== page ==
And they’re off!

Meeting in virtual convention last week, county Democrats voted to endorse five-term Republican incumbent Nina Postupack for reelection in November.  In effect, Democrats stole a march on Republicans (who have yet to announce a nominating convention) in nominating the GOP’s clerk before they could. Smart politics.

While Democrats have been heaping well-deserved praise on their new ally, the goal all along with husbanding its resources in an attempt to secure a veto-proof majority in the legislature.

As Democrats survey the political landscape these days, they are masters of their domain, controlling. every county-wide office, except clerk. To serve their purposes, they can live with Postupack for another four years. In any case, she has indicated to party leaders that this will be her last term.

The brilliance of this strategy is that Democrats will have the most popular vote-getter in the county running at the head of their ticket on the same Row A line as the 20 (of 23) candidates the convention endorsed for county legislature.

Currently, Democrats hold a bare 12-11 majority in the legislature. Based on a near 2-1 enrollment advantage, Democrats should carry at least 15 seats, maybe more. Check that. Riding Postupack’s coattails, “the people’s party” could claim upwards of 17 seats and with it a veto-proof majority.

The going wasn’t quite as smooth as this telling might indicate. Initially, Democrats were hell-bent for “the sweep,” i.e., defeating Postupack and claiming every county-level office. At least that’s what the party’s executive committee was recommending before committee members met in virtual convention.

Smarter heads prevailed.

“Look,” a veteran committeeperson told me, “we had two choices. We could either oppose Nina and spend $50,000 to lose again, or we could use those resources and effort on electing more legislators.” The convention, in weighted voting, adopted that strategy by an almost 2-1 margin. For Democrats, it could produce bountiful dividends in November.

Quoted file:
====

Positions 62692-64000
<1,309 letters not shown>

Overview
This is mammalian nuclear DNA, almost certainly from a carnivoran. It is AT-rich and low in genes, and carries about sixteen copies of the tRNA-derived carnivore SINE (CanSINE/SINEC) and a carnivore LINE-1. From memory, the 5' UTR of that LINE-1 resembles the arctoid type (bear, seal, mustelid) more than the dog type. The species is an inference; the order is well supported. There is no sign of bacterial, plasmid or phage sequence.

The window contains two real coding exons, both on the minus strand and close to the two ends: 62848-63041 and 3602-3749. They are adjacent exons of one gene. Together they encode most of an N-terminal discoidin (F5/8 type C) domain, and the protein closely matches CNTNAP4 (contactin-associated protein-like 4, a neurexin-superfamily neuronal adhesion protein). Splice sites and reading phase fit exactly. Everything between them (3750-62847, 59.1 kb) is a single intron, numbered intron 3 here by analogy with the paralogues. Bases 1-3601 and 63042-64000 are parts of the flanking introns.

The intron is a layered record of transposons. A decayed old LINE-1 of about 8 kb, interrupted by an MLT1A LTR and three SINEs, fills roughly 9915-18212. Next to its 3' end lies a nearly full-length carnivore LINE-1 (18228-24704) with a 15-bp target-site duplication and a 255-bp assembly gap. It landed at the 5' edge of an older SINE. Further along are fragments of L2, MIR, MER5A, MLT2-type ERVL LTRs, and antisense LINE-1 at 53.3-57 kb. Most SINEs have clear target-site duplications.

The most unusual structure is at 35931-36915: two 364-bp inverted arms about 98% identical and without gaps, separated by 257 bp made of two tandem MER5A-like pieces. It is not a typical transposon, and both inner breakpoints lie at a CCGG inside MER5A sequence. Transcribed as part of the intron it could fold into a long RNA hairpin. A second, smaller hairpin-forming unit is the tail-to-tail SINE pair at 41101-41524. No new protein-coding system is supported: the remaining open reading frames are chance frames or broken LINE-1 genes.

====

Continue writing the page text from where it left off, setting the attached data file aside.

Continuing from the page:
AFTER THE PARTY – Having been blind-sided by Democrats, Republican county chairman Roger Rascoe will be looking for a disgruntled Democrat to oppose comptroller March Gallagher for reelection. “Roger likes to hang around to pick up the pieces,” a disgruntled Republican told me. My sense is that train has left the station, but we’ll see.

Supreme Court hopefuls Kevin Bryant of Kingston and David Gandin of Gardiner must have breathed sighs of relief when word came down from Albany last month that Capitol District Democrats would honor their commitment to support two Ulster residents for open seats on the high court. Last week’s convention duly endorsed both hopefuls, but it’s a long way to the official judicial nominating conventions in Albany in September.

Or maybe I’m just fed up with backroom power brokers depriving the electorate of a voice in electing judges, however qualified those candidates might be.


ARCHER STEPS DOWN – Officially, the reason for Lynn Archer resigning as chair of the legislature’s highly-coveted and influential ways and means committee was to allow more time to tend to her ailing mother.  Chairman Dave Donaldson, in accepting Archer’s proferred resignation – “I did not ask for it, she offered” – can certainly sympathize after having lost his own mother recently.

But lurking not so quietly in the background is the perception of Archer “micro-managing” (in Donaldson’s words) county finances, of “holding things up with endless questions.”  Archer, for her part, was said to view the chairman as “bullying.” The executive branch had its own issues with how its proposals moved through the committee. Clearly, something had to give.

Archer, a retired banker, will serve out her term and remain a member of the much-coveted ways and means committee she chaired for just over two years. Donaldson said freshman legislator John Gavaris of Ellenville will replace her as chair.

Archer didn’t return calls for comment, but I find it curious that having been twice appointed chairperson of the legislature’s senior committee in the last two years, she has become rather anathema to the chairman (and perhaps others) who appointed her.

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